Back at the lodge, after this incredible safari, we talk to one of the employee who told us that there were only one or two viewing of Tiger by tourists, every month ! But may be from 20 or 40 meters far away, and for a 1/ 10 of second ! What we just experienced was clearly the best seeing for the last past 3 or 5 years ! According to our pahit, and, which goes into the Jungle almost every day since 20 years, it was his best safari ever !!!!
After this incredible elephant safari, we experienced too during other excursions what most of the other groups saw during their 1h30 min elephant safari : few monkeys from far away ! That's all : no rhinos or tigers or deers !!
Anyhow, for them (but it could have been us), the lodge kindly organize a slide show presenting the main species of the park during the evening..
Our last excursion was a canoe ride, the main objective being crocodile watching, and with a lot of chance, a glimpse of the very rare gangetic dolphin !!
We could spot some crocos : Unfortunately, they did remain in the water, and looked very much like floating trunks..
Indeed, the second day was somewhat rainy (very rare at this time of the season) ! This unusual weather period, it is generally good time to see rhinos or Tigers which are somewhat disturb from their usual habits and move more !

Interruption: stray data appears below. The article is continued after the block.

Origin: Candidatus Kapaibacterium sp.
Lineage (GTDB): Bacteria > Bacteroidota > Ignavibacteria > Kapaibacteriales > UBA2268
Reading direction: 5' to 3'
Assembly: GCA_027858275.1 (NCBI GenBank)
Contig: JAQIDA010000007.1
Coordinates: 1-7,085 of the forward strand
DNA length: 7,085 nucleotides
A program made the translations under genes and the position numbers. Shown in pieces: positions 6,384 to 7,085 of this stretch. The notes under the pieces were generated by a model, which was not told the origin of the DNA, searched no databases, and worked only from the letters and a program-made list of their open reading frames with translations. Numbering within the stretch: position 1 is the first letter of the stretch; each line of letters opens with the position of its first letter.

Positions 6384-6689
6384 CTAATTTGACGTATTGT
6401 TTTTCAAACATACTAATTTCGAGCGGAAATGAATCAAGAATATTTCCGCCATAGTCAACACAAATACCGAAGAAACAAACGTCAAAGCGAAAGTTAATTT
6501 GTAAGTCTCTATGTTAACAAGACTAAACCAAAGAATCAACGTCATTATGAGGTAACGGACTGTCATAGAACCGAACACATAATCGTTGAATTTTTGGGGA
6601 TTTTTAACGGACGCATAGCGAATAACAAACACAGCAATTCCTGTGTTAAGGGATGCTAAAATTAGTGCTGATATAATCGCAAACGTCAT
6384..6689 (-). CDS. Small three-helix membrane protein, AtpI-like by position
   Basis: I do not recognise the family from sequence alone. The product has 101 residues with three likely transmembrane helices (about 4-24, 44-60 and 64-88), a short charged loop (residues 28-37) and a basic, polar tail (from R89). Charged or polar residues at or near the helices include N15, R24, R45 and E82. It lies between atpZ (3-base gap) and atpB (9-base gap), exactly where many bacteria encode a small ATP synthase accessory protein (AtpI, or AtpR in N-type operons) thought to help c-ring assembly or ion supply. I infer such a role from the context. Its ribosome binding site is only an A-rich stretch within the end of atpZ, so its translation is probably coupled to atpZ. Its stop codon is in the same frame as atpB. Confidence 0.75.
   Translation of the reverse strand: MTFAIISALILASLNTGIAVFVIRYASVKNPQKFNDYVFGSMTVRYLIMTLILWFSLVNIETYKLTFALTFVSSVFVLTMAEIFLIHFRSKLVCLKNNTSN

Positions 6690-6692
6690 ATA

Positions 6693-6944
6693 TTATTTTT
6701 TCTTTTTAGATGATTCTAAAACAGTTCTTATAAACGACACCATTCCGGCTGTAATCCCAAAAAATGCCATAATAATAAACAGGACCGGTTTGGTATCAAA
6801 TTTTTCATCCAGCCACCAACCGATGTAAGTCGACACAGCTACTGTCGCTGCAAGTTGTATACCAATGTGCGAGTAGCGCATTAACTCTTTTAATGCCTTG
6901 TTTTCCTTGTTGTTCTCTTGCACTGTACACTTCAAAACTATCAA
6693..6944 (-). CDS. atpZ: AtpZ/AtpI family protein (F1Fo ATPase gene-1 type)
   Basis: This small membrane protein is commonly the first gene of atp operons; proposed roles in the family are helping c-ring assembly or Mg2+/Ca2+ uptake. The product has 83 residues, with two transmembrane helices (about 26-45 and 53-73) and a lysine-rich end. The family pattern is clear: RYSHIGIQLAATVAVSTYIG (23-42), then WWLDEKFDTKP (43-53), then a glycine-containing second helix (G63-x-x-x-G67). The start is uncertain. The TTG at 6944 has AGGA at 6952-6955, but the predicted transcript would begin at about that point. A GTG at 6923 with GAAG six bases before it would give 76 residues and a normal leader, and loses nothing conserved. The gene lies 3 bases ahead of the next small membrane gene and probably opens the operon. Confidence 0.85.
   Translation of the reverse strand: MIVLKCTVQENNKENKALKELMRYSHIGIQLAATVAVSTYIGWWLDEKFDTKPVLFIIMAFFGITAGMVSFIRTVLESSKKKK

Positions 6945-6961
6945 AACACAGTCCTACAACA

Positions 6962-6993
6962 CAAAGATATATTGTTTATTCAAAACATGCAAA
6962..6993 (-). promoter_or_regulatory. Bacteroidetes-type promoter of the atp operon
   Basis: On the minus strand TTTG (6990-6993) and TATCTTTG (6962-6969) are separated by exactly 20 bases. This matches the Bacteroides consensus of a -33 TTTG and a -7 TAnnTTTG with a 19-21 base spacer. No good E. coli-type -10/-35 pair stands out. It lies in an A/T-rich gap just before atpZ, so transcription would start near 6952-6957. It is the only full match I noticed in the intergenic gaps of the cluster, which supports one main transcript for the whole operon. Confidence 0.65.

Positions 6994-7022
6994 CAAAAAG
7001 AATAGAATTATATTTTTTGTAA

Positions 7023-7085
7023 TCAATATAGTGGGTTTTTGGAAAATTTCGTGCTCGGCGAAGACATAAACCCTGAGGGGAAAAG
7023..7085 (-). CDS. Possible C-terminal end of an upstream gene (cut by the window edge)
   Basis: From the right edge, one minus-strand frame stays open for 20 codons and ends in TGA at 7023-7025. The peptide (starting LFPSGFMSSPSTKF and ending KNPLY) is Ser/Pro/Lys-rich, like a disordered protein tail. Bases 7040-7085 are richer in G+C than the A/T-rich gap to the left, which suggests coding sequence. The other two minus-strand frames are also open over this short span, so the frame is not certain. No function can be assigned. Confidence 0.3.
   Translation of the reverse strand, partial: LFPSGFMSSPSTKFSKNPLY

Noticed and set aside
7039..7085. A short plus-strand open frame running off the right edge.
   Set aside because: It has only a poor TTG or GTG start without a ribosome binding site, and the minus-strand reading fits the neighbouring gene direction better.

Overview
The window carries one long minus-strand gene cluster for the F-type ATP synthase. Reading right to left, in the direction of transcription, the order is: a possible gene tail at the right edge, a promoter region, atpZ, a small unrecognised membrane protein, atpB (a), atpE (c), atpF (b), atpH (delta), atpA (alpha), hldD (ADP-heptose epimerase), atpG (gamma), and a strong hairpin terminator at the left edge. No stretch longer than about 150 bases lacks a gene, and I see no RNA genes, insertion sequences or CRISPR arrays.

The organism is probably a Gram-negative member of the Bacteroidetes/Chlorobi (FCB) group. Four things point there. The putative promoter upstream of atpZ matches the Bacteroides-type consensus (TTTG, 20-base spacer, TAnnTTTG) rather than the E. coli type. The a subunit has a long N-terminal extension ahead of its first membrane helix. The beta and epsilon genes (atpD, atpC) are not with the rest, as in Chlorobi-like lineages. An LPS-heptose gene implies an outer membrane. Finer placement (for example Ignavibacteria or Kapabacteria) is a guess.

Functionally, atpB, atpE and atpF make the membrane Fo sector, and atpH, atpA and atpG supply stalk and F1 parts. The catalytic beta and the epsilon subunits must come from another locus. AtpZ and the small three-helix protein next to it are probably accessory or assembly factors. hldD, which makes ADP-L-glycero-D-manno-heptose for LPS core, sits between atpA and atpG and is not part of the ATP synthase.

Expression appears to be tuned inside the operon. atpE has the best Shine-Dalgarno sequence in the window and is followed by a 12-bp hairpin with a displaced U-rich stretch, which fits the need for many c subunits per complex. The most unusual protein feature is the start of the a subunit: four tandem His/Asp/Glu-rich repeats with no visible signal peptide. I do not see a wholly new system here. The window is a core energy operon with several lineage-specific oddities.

But, it is a very bad time for crocos spotting : indeed, they won't have any mud bath, because they can't do afterwards their usual "sun bath" on the river banks ..
During the canoe ride, we saw quite some species of birds (including some "Siberian goes"), with some barking deers..
We all enjoyed very much the stay in this Island Jungle resort.
On top of that, the preservation work done here seems quite good :
only a very small parcel of the Chitwan park is open to visitors, and we heard that poaching only still occurred at very rare occasions.
The park has gained much wider recognition in the world when UNESCO included this area on the list of World Heritage Site in 1984.
And today, it preserves the magnificent flora and fauna of the subtropical woodlands of the Indian subcontinent that have been so tragically depleted by strong human population pressures.